As for the coercive measures, the main disincentive to opportunistic behaviour is an obligation to accept suitable job offers. The credibility of this mechanism is not obvious and will depend on the actual amount of frictional unemployment, on the effectiveness of job centres in matching labour supply with demand and on the benefits that firms perceive in using CI beneficiaries to fill their own vacancies.
With regard to pensions ‒ the main measure being the so-called “quota 100”, representing the sum of a workers age and years of contributions ‒ the simulations conducted by the PBO generate results that are substantially in line with the official estimates as regards both the increase in the number of pensions paid in the next ten years and the associated increased in expenditure. The increase in the number of pensions at the end of the year would amount to just over 314,000 in 2019, then rise to just over 372,000 in 2021, before gradually declining to about 150,000 in 2028. The increase in gross expenditure would amount to about €4 billion in 2019, increase to about €8.6 billion in 2021 and begin to decrease more rapidly from 2024 (about €1.4 billion in 2028).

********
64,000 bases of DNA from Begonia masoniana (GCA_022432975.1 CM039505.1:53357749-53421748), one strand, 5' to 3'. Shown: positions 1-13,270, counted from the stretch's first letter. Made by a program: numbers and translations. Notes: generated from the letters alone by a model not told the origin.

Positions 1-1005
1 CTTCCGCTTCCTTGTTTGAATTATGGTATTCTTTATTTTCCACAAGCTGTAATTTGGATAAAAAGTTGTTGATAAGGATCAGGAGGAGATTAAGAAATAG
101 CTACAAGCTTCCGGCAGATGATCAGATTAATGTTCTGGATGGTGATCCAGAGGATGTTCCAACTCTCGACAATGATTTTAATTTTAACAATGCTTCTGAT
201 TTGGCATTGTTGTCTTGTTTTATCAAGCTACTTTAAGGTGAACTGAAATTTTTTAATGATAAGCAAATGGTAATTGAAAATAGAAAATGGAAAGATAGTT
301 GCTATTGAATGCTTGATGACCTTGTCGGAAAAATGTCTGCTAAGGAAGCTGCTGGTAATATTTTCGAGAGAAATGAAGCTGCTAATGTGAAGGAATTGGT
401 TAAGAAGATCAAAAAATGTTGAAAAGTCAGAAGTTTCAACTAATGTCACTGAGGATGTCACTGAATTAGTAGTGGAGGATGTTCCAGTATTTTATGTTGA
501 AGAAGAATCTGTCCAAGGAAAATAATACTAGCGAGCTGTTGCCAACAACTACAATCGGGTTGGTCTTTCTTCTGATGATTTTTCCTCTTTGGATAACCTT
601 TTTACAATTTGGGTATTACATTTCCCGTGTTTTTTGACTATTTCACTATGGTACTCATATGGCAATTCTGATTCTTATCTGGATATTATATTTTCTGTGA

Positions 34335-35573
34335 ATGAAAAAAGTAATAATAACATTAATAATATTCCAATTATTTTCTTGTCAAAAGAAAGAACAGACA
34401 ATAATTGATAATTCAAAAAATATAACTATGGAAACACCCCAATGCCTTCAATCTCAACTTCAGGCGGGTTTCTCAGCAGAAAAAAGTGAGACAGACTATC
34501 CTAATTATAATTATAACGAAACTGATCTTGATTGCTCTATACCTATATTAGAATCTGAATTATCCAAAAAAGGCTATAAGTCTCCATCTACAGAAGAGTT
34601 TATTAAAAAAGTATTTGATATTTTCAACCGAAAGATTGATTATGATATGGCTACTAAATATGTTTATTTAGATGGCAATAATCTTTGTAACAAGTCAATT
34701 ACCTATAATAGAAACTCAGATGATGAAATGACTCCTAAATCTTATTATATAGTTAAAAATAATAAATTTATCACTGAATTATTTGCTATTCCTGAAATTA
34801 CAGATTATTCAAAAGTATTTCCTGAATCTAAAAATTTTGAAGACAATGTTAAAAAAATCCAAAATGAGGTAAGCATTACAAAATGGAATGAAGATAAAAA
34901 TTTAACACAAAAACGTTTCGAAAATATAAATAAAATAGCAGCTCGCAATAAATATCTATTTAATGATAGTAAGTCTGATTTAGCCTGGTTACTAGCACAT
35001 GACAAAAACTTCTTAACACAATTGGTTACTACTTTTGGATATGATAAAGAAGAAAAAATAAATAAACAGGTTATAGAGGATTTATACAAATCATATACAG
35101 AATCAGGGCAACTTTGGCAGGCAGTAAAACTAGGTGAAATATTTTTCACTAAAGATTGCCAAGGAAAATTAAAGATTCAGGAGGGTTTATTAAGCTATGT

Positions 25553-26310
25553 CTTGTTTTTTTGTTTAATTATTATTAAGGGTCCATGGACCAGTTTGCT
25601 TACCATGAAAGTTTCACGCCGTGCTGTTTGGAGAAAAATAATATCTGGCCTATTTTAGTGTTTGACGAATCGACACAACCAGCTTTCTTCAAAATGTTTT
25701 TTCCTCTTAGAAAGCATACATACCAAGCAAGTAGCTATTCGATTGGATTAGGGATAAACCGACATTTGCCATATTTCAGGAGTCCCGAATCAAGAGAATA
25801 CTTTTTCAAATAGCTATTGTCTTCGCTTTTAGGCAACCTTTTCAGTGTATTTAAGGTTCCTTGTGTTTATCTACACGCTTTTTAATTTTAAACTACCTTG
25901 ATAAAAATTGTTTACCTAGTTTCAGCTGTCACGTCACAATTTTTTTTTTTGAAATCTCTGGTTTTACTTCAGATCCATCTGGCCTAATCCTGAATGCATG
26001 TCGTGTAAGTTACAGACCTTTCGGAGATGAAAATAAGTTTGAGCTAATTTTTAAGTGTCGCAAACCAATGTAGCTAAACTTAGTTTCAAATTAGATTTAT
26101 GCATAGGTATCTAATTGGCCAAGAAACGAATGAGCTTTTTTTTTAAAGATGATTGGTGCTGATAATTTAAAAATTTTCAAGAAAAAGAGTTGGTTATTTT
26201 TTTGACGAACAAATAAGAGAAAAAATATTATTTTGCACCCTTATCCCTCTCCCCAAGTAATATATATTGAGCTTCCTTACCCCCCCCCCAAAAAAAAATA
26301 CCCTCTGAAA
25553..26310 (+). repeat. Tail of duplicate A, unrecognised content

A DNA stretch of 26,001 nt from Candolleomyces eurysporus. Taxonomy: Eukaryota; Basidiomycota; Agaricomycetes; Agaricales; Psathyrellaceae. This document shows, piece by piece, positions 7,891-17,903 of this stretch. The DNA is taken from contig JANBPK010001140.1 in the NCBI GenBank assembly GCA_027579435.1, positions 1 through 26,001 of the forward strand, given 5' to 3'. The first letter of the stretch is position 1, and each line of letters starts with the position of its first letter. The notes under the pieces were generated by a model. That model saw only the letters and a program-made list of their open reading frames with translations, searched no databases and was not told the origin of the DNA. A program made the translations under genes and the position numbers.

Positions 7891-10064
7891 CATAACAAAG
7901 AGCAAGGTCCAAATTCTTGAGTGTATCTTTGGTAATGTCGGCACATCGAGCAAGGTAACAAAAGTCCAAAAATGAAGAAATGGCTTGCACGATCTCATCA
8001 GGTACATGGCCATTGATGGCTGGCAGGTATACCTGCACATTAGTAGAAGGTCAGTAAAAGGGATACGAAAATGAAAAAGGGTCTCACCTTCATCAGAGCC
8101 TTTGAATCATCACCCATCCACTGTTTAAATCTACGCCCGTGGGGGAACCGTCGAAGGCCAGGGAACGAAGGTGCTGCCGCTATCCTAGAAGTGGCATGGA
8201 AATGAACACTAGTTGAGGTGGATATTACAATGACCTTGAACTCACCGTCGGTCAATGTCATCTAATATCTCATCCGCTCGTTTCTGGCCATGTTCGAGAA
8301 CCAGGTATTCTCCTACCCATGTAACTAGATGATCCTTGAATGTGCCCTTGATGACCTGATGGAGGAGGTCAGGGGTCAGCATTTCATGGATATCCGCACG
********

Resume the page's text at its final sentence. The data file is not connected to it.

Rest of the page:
Bearing in mind the fact that early retirement reduces the size of the pension but increases the number of years that beneficiaries will receive it, the “quota 100” will be advantageous for most of those who qualify in 2019, especially if they have a defined-benefit pension and a discount rate of more than 3 per cent.